Originally published February 12, 2021 | Updated March 29, 2021
This video follows the rescue, rehab, release and tracking of Harbor Seal #087, who was rescued by Seacoast Science Center Marine Mammal Rescue (MMR), went through rehab in Maine, and was outfitted with a satellite tag thanks to our colleagues from New
Seacoast Science Center Marine Mammal Rescue was featured on WMUR TV9’s NH Chronicle on October 8, 2020. MMR Manager Ashley Stokes, along with partner Marianne Long from Atlantic White Shark Conservancy, shared insight on shark and seal populations in the Gulf of Maine, and guidelines for seal viewing and recreating safely in ocean waters.
Brian Yurasits | Marine Mammal Rescue Community Outreach Manger
The spread of Covid-19 virus around the United States has prompted health officials to recommend that the public stay at least 6 feet away from other individuals. By now, we’re all familiar with the terms ‘Physical Distancing’ and ‘Social Distancing’, as we’ve been trying our
If you see a seal on the beach, call the Seacoast Science Center Marine Mammal Rescue hotline at 603-997-9448
Rye, NH — Harbor seals bear their young during the months of May and June. As a result, the chance of seeing seals on our beaches, more specifically seal pups, increases. If you see a seal
The Seacoast Science Center is widely known for on-site tide-pooling field trips but naturalists from the Center also bring educational programs out into the community. Recently, SSC Marine Mammal Rescue team leader Ashley Stokes visited St. Michael Parish School in Lowell, MA and presented information about marine mammals to students in grades 2 and
The Seacoast Science Center partnered with the New England Aquarium to host the annual Greater Atlantic Regional Stranding Conference in Hull, MA. The conference was held at the Nantasket Beach Resort from October 10-13, 2017. A hundred and fifteen people attended the conference from Maine to Virginia to learn about the new techniques and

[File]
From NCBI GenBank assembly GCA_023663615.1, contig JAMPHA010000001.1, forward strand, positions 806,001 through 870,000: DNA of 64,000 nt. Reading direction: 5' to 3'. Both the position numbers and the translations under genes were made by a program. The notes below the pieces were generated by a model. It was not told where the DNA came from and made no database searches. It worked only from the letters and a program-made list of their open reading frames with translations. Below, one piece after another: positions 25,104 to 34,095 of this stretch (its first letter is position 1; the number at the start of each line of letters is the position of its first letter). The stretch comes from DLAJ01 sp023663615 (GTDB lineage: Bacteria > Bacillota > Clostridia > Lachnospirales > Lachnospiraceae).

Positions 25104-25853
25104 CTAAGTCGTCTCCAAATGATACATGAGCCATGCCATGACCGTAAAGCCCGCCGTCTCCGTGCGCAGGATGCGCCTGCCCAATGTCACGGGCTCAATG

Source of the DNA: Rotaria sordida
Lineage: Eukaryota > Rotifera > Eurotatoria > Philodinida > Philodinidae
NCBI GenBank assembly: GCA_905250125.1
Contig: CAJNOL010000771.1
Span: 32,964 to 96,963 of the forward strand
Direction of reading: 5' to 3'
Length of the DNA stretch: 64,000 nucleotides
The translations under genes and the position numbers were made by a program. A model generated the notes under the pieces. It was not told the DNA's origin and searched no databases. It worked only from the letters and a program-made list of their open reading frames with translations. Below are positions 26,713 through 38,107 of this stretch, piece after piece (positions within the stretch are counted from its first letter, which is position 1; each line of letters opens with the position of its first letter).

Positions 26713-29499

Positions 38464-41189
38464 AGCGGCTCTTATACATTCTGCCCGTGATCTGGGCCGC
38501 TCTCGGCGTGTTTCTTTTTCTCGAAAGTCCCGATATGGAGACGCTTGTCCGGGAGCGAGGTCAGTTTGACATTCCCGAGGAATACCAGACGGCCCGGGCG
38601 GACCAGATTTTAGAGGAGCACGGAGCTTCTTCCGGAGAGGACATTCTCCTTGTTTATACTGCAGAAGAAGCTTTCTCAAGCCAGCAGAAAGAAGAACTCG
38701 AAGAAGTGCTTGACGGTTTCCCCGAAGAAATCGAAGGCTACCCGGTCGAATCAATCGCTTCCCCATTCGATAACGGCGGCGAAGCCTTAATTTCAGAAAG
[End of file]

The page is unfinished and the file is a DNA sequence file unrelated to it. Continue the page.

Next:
Yesterday, our team responded to a female harbor seal weanling (approximately 5 months old) in our own back yard—a few hundred yards from the Center, on the shore of Odiorne Point State Park. She was thin, alert and responsive, and clearly suffering from a severe mouth wound. It’s hard to say at this time what
On Sunday, October 8, our team responded to this female weanling harbor seal at Hampton Beach State Park near the jetty. It had good body weight and was alert and responsive, but had micro-abscesses along it’s body and discharge from the eyes. The team was planning on collecting this seal for rehabilitation with our friends
We had a great crew of 60 people aboard Newburyport Whale Watch’s Captain’s Lady III for our 3rd annual Save the Seals River Cruise on Saturday October 7th. Many thanks to our sponsors for the event: Newburyport Whale Watch, Blue Ocean Event Center and Merrimack Valley Events by Simply Elegant Catering.
Marine Mammal Rescue Team
Our MMR Team assists NOAA Marine Fisheries in responding to the northern MA coast. Below is a live female weanling harbor seal at Salisbury Reservation. The plan was to take her down to our friends at National Marine Life Center for rehabilitation, but shortly after transport began, she crashed quickly. She was taken to New